NEW TITLES

The following picture books have caught our eye this month and, as well as making great books to read aloud, will also help with class-based projects and discussions among younger children.

Shouty Arthur
Angie Morgan

Egmont Books Ltd

ISBN 9781405266772

Shouty Arthur is a humorous look at young children and wildlife and what happens when you try to mix the two. It is a must-read picture book for any nursery or reception class that's about to embark on a mini-beast hunt or wildlife topic, emphasising as it does the need to be quiet and careful if you want to get close-up to nature. Edith is busy reading her book about wildlife when she is interrupted by her little brother, Arthur, who wants to know what her book is about. She agrees to show him some wildlife but reminds him, 'Wildlife doesn't like loud noises'. Arthur promises to be 'as quiet as a mouse' but of course things don't go to plan and Arthur can't help but frighten away the squirrels, rabbits and frogs with his shouting. "We haven't see any wildlife yet, Edith!" shouted Arthur. "That's because you're too shouty," said Edith. "You promised to be quiet." "Being quiet is very hard," said Arthur. Only when he's asleep does Edith have a chance to see some wildlife for herself, although later that evening Arthur does finally manage to glimpse a few nocturnal creatures and to realise that 'Wildlife is Brilliant!' rather than boring. The well-paced story along with the Arthur's repeated phrase ('Come out you old rabbit / squirrel / frog') make this a great read-aloud and, as well as the gentle humour, there is a useful reminder for children about the need to be quiet when we are exploring nature. Ages 3+ / Picture book / Reviewed by ReadingZone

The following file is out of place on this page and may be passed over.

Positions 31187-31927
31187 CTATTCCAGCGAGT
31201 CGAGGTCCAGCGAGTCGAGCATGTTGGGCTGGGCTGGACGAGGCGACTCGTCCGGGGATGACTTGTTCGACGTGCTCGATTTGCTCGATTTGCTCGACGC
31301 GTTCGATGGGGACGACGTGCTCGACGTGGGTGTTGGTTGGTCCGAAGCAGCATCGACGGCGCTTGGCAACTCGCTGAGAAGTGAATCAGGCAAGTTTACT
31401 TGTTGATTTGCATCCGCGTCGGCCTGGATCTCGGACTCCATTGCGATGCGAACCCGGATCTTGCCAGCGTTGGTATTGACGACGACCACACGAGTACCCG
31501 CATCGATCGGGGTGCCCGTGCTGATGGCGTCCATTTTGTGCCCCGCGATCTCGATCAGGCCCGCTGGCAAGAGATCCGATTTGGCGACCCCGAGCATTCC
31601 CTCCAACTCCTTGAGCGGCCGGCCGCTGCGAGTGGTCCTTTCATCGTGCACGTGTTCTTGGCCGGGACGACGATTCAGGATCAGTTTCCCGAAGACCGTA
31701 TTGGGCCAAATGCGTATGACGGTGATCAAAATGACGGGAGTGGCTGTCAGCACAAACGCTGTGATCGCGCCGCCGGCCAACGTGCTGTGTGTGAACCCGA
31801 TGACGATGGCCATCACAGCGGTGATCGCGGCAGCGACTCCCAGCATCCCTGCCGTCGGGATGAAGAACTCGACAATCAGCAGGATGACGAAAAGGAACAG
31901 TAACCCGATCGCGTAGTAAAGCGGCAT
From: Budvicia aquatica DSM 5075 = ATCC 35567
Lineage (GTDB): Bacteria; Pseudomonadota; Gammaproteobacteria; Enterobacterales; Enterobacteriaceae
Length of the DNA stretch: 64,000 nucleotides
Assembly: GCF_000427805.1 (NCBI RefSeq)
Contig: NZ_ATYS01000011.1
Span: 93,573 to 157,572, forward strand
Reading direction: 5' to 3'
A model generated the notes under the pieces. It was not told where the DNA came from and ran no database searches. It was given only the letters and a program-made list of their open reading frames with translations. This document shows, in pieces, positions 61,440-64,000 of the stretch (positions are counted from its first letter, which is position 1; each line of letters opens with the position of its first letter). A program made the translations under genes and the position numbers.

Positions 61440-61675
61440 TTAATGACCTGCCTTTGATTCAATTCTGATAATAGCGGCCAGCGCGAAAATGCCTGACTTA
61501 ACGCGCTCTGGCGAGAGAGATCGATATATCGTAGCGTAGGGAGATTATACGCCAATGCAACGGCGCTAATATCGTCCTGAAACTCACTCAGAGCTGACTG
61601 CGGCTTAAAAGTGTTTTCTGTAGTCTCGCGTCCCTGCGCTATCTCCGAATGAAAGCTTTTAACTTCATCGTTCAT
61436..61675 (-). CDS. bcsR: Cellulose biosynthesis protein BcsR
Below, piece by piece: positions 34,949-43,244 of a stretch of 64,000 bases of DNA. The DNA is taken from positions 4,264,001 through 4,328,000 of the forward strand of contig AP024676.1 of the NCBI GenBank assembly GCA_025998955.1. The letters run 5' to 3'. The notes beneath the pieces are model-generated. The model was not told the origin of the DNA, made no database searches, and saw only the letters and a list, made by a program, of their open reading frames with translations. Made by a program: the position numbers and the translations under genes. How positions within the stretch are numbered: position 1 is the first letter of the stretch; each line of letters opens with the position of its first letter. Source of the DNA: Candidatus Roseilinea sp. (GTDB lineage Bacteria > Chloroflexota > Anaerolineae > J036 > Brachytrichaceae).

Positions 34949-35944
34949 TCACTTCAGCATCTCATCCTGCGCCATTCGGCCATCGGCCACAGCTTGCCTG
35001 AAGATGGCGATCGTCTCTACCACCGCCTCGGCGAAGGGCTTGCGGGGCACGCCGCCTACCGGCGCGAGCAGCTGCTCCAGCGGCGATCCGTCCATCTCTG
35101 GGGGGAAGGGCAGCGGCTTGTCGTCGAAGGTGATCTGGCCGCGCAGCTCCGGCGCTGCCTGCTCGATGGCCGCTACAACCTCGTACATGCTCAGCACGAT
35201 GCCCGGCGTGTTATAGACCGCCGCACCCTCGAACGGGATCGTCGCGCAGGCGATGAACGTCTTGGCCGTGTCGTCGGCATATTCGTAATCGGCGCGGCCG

Shouty Arthur
Fiddlesticks!
Sean Taylor

Simon & Schuster Childrens Books

ISBN 9780857076151

This is a wonderful story about consequences, beginning with a crooked window fixed. Mouse loves his house but when he sees one of the windows is crooked, he asks Bear to fix it. While Bear fixes the window, he's caused a different problem and one thing leads to another, leaving each of Mouse's friends having to fix a bigger and bigger problem. Eventually, the mouse's house lies in ruins but luckily the friends who caused the mishaps know just how to put things right. This is an ideal book to use to explore the idea of story and how one step leads to the next in the story. There is a lovely fold-out spread on the final pages showing Mouse's new home which can inspire plenty of discussion around what features children would love to have in their own homes. Mouse's repeated phrases, 'Fiddlesticks, Rats, Hopscotch and Nang Dang Darn it" will also have children giggling and exploring their own alternative exclamations! Ages 4+ / Picture book / Reviewed by ReadingZone

Fiddlesticks!
Terrific Trains
Tony Mitton

Macmillan Children's Books

ISBN 9781447250753

The Amazing Machines series has been given a new look with these recent re-releases from Macmillan - Amazing Aeroplanes, Flashing Fire Engines and Tremendous Tractors also feature in the bestselling series - and these are a must have if you are covering vehicles for class-based projects. In the Terrific Trains book, for example, we are introduced to several different types of train, we learn about the noises they make and the terrain they cover and how points and crossings keep everything safe. All this is told through rhythmic text and using bold illustrations, so they make great read-alouds. At the back of each book is a section explaining some of the things we have been introduced to in more detail - such as the signals, electric rails and points. A similar format is followed in the other stories. Ages 3+ / Picture book / Reviewed by ReadingZone

Terrific Trains
The Farmer's Away! Baa! Neigh!
Anne Vittur Kennedy

Walker Books Ltd

ISBN 9781406356533